In BRW: Australia’s female tech startup founders speak on why there aren’t more of them
This article originally appeared in the BRW.
Scratch the surface of the startup world, however, and conventions are as rigid as ever. In Startup Muster’s last study it found that the number of female-led tech startups has increased by only 3 per cent between the first study in 2011 and the most recent in 2013.
Theories as to why women are under-represented abound. It has been attributed to the testosterone-fueled “brogrammer” atmosphere of incubators and the startup world, to women’s supposed preference for lower intensity enterprise which accommodates family life, and to the relatively small number of women graduating with science, technology, engineering or math (STEM) qualifications, which are often thought of as a pre-requisite for tech founders.
Astonishingly, while the topic is frequently written about and rightly lamented, no-one had thought to ask women leading tech startups about their experience and why they think there are so few female tech entrepreneurs.
In an Australian first, we surveyed 44 of Australia’s approximately 230 female tech entrepreneurs to help us answer this question and perhaps uncover some insights which might prove constructive for policy makers.
Their responses were enlightening and sometimes unexpected.
For instance, only 19 per cent of the female tech entrepreneurs we surveyed had any form of STEM education. Of these, only 4 per cent had studied computer science. Now if you’re an educator, these are figures which should cause you anxiety. But if you are a women with a killer idea for a tech startup and no background in STEM, these are very encouraging figures.
By far the most common degree among our respondents was Business, Commerce or Economics – in other words, degrees heavily associated with management. This flies in the face of the idea that you need to be able to code to have a tech startup. Of our sample, 50 per cent outsource the technical side of things to development companies and another 14 per cent employ technical staff. Others preferred a partnership arrangement, with 32 per cent teaming up with a tech co-founder.
This is good news.. But the women surveyed also named a number of reasons why they think there aren’t more female tech entrepreneurs. The largest number named a lack of expertise, with 34 per cent pinpointing this as a key issue; another 30 per cent pointed the finger at a lack of confidence. We can speculate that these responses are linked. A study conducted by the US-based Centre for Entrepreneurship found that “despite the fact that an analysis of the companies in question showed that the companies led by female entrepreneurs were performing more strongly than those of the men surveyed, only 42 per cent of female leaders described their business as prospering, versus 62 per cent of the men”. Moreover, in a study of 500 women in the tech sector from around the world, academic and author Vivek Wadhewa found that women-led private technology companies are “more capital efficient, achieve 35 per cent higher return on investment, and, when venture backed, bring in 12 per cent higher revenue than male-owned tech companies”. So the lack of confidence may go some way to explaining a perceived lack of expertise, despite the fact that the women succeeding in the Australian tech startup space seem to be very effectively bridging any technical shortcomings.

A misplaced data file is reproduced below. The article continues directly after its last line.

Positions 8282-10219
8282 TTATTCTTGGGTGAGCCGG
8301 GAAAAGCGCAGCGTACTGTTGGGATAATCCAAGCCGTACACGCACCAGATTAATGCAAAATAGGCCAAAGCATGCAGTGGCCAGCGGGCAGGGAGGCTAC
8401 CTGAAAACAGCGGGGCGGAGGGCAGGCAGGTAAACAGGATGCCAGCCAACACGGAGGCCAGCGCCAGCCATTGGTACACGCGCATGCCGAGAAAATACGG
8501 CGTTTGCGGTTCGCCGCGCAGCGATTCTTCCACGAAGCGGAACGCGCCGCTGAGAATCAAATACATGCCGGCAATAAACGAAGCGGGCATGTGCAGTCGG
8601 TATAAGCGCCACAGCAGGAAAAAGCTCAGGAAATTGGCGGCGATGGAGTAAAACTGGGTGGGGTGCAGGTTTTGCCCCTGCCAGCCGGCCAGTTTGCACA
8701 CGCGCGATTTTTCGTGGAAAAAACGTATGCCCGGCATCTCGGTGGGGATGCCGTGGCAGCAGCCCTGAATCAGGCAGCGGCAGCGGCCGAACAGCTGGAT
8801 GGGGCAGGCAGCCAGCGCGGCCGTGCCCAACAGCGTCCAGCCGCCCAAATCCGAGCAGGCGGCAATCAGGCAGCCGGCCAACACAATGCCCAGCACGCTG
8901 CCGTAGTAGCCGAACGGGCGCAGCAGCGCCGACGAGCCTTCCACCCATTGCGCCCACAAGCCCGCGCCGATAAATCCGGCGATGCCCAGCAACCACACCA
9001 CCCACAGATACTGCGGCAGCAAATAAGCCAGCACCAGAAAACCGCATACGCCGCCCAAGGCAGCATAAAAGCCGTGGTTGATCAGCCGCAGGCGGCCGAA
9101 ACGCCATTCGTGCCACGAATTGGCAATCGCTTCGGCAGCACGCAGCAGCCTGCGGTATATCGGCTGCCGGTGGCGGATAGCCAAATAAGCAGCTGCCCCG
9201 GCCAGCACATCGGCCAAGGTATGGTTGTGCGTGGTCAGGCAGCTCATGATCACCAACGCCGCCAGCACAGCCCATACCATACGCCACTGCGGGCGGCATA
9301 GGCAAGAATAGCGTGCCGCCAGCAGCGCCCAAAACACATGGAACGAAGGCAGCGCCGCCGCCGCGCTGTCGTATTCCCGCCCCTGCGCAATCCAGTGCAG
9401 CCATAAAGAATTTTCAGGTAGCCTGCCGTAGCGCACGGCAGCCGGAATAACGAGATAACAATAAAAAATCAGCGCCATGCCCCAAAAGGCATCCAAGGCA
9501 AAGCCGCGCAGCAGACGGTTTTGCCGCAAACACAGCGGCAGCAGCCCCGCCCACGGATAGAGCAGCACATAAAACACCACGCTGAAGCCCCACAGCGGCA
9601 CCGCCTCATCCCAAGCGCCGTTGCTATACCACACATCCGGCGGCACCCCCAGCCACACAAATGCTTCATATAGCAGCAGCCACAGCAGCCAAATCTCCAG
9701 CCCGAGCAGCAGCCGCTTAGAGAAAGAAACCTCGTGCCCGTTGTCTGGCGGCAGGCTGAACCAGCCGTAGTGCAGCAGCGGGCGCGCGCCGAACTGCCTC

What also emerged is that women feel under-supported in the space, with 27 per cent saying that they lack the networks to redress the balance with their male peers. Startups rely heavily on these networks, which often lead to introductions to sources of funding, large corporate customers and mentorships.
It is clear that increasing the numbers of female tech entrepreneurs to something near 50 per cent need not be an insurmountable task to be undertaken over multiple generations, starting with coding in primary school. It is a much more manageable task, which we can start by overturning the myths of the industry, creating supportive alliances and simply by showing venture capitalists and women the statistics which prove there can be – and are – successful female tech entrepreneurs.